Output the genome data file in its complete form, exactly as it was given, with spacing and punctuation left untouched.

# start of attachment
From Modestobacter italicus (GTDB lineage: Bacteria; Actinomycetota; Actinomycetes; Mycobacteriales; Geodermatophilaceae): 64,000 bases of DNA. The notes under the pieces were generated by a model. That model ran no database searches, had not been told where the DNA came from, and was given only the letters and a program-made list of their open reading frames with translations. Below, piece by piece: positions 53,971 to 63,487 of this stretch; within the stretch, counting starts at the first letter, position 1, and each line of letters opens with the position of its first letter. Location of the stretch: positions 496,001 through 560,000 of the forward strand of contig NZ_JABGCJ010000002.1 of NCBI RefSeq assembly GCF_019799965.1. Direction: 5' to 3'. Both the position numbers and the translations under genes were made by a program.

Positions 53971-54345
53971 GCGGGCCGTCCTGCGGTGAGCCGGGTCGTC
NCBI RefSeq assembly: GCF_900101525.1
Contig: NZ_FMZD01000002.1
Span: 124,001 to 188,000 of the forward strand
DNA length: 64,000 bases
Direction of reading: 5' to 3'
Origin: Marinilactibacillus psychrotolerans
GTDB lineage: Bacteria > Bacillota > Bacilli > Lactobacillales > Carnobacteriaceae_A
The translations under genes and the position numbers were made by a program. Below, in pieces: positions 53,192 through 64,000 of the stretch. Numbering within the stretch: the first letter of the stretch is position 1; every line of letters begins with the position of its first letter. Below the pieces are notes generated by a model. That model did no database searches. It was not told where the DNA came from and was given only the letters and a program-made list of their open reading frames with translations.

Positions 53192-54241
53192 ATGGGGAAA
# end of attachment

From Modestobacter italicus (GTDB lineage: Bacteria; Actinomycetota; Actinomycetes; Mycobacteriales; Geodermatophilaceae): 64,000 bases of DNA. The notes under the pieces were generated by a model. That model ran no database searches, had not been told where the DNA came from, and was given only the letters and a program-made list of their open reading frames with translations. Below, piece by piece: positions 53,971 to 63,487 of this stretch; within the stretch, counting starts at the first letter, position 1, and each line of letters opens with the position of its first letter. Location of the stretch: positions 496,001 through 560,000 of the forward strand of contig NZ_JABGCJ010000002.1 of NCBI RefSeq assembly GCF_019799965.1. Direction: 5' to 3'. Both the position numbers and the translations under genes were made by a program.

Positions 53971-54345
53971 GCGGGCCGTCCTGCGGTGAGCCGGGTCGTC
NCBI RefSeq assembly: GCF_900101525.1
Contig: NZ_FMZD01000002.1
Span: 124,001 to 188,000 of the forward strand
DNA length: 64,000 bases
Direction of reading: 5' to 3'
Origin: Marinilactibacillus psychrotolerans
GTDB lineage: Bacteria > Bacillota > Bacilli > Lactobacillales > Carnobacteriaceae_A
The translations under genes and the position numbers were made by a program. Below, in pieces: positions 53,192 through 64,000 of the stretch. Numbering within the stretch: the first letter of the stretch is position 1; every line of letters begins with the position of its first letter. Below the pieces are notes generated by a model. That model did no database searches. It was not told where the DNA came from and was given only the letters and a program-made list of their open reading frames with translations.

Positions 53192-54241
53192 ATGGGGAAA